slightly-frowning-face

Over the past 24 hours, in three separate instances, I witnessed what would at first glance be very angry people.

The first moment was a couple yelling at their cab driver for not picking them up in the “right” location across from my apartment. They screamed as if the driver killed their child. The woman spent a minute yelling into the driver’s side window, berating him in the middle of a turnpike.

I first questioned the driver. Why not kick them out of his cab, or just drive away? Then I wondered if he had to take them, because of the need for money or who he answered to, or who held him responsible.

I then wondered about the anger of the couple. What made them so angry that they would respond in such a fashion?

Were they always like this?

The response did not match the error.

This morning, I witnessed another driver yelling at several cars as she struggled getting into a spot on a busy street. She screamed with her baby in the back seat, grabbing the attention of the Sunday morning crowd.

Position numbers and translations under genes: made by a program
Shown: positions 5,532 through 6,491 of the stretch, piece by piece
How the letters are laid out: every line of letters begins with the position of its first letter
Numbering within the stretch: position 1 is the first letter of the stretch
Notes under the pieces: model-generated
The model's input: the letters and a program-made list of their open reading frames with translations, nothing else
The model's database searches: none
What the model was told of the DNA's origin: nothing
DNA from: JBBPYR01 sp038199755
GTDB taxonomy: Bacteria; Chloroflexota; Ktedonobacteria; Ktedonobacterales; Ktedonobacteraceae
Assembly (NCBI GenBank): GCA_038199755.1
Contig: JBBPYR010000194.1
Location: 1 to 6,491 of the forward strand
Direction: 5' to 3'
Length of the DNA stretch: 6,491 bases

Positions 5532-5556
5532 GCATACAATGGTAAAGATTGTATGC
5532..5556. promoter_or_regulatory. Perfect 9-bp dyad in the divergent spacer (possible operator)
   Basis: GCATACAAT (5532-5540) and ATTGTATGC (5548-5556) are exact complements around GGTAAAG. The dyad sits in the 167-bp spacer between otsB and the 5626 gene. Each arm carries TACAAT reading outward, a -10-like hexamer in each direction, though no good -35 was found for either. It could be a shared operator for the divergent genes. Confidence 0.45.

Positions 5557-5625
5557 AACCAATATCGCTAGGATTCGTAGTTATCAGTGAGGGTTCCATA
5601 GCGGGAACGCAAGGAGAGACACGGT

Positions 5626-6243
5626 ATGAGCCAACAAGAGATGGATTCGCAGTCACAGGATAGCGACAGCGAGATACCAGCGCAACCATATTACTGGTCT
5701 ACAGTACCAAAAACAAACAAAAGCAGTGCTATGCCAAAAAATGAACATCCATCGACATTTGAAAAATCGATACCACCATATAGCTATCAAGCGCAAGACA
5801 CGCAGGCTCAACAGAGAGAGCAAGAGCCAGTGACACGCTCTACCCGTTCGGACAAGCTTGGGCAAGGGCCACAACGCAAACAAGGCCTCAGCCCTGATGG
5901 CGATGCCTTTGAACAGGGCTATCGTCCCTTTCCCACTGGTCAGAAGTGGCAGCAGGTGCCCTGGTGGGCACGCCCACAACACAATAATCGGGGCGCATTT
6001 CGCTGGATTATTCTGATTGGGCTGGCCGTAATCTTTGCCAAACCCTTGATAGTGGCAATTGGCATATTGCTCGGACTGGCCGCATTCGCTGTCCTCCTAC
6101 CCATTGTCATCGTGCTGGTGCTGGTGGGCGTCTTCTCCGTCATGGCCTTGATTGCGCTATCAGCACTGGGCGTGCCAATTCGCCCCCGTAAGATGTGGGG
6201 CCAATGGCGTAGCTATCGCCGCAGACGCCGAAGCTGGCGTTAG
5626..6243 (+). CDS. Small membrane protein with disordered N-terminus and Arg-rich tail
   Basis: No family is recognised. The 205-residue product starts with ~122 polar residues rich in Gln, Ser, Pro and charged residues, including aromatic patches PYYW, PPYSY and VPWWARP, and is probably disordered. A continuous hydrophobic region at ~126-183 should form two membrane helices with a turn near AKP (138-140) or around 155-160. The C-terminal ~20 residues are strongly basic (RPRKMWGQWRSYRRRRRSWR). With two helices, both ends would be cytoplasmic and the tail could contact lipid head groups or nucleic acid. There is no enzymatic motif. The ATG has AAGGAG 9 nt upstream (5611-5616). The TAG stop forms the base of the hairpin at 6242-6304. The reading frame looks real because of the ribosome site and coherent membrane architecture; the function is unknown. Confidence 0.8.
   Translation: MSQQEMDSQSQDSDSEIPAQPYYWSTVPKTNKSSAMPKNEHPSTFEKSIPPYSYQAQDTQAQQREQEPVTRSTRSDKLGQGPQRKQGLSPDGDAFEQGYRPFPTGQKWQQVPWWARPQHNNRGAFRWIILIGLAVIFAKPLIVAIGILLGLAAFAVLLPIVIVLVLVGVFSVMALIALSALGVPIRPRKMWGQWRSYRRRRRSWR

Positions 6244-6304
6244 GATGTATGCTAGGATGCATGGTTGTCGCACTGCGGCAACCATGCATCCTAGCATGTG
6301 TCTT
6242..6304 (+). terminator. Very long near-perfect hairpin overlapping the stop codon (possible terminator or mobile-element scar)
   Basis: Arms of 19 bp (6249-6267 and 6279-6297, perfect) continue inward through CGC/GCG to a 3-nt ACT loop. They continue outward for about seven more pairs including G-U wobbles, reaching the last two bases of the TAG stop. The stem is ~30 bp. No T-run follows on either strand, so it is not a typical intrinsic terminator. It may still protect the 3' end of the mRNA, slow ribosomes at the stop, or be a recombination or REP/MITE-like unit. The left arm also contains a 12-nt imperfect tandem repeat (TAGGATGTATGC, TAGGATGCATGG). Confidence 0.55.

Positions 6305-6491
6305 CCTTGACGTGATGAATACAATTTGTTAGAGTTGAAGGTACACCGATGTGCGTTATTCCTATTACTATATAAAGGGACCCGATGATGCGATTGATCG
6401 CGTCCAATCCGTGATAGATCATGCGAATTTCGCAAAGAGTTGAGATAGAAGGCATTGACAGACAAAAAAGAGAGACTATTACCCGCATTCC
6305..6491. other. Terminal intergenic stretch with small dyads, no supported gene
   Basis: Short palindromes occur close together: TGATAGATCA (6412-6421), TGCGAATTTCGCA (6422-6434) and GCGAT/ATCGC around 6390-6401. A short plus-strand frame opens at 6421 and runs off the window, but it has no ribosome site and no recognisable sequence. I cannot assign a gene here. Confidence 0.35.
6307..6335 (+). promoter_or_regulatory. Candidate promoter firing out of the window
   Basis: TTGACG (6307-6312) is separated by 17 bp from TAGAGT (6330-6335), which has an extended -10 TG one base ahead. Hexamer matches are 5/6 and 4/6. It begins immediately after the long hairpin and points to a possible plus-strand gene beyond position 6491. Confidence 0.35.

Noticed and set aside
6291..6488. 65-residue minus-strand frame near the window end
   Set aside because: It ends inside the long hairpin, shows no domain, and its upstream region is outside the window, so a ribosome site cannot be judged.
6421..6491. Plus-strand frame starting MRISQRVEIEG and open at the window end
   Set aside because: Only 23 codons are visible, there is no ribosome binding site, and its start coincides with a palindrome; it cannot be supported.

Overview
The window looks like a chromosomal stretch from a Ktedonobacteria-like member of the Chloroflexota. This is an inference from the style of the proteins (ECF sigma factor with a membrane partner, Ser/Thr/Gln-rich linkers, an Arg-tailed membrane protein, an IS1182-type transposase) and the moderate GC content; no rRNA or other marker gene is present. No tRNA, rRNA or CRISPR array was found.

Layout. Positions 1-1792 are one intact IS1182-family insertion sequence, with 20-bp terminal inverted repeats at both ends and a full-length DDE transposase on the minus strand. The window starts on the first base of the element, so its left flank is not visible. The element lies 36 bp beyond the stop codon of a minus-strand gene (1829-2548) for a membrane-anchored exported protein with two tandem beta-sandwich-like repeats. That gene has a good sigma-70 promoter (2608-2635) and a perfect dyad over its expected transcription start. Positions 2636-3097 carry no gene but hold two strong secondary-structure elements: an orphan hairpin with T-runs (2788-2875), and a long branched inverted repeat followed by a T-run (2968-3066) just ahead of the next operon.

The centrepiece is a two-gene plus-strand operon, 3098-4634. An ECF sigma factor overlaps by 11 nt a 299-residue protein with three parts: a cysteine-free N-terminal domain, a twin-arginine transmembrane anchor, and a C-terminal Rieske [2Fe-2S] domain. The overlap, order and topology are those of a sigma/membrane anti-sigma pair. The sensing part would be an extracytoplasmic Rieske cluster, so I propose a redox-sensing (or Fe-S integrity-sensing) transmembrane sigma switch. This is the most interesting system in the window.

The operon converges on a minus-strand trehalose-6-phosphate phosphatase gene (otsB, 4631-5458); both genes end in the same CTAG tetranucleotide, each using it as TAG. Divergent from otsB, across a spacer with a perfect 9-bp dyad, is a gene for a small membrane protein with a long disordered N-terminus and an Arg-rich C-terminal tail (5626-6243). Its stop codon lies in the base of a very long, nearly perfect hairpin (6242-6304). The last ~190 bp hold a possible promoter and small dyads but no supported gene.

Why was she so upset?

Was this something she did often?

I felt bad for her, then confused.  I reflected on the day before, and I wondered if there was a full moon on the horizon.

Then at lunch the third incident occurred. My daughter was hungry, so to keep her tears to a minimum, I rushed to grab her food. My clumsiness led to the knocking of a glass water bottle. Water flew on the floor, and perhaps a drop even hit the lady next to us.

She could have offered an understanding smile, or even a gentle concern. Instead she frowned. I made eye contact to apologize. I smiled. She kept the frown with a touch of judgment. Like an annoyed librarian, she judged and with her eyes, condemned.

I started to wonder why she couldn’t smile. What was occurring in her life that made her so angry. Like the three angry characters that walked into my life over the past 24 hours, there was hostility and frustration.

I reflected on their lives, their frown.

It occured to me that they needed love. I did not know the story of their lives, or even the challenges of their day. I avoided judgement and offered a silent prayer, born in the compassion of the moment.

As lunch continued, my daughter who was now well-fed, offered a smile to the lady across the way. The frown was finally tuned upside down.

My daughter reminded me that while we can never know the plight of another, we can offer a smile without judgement. Maybe, just maybe, that smile can bring a little joy into a person’s day, reminding them of better days, or giving hope in what may soon arrive.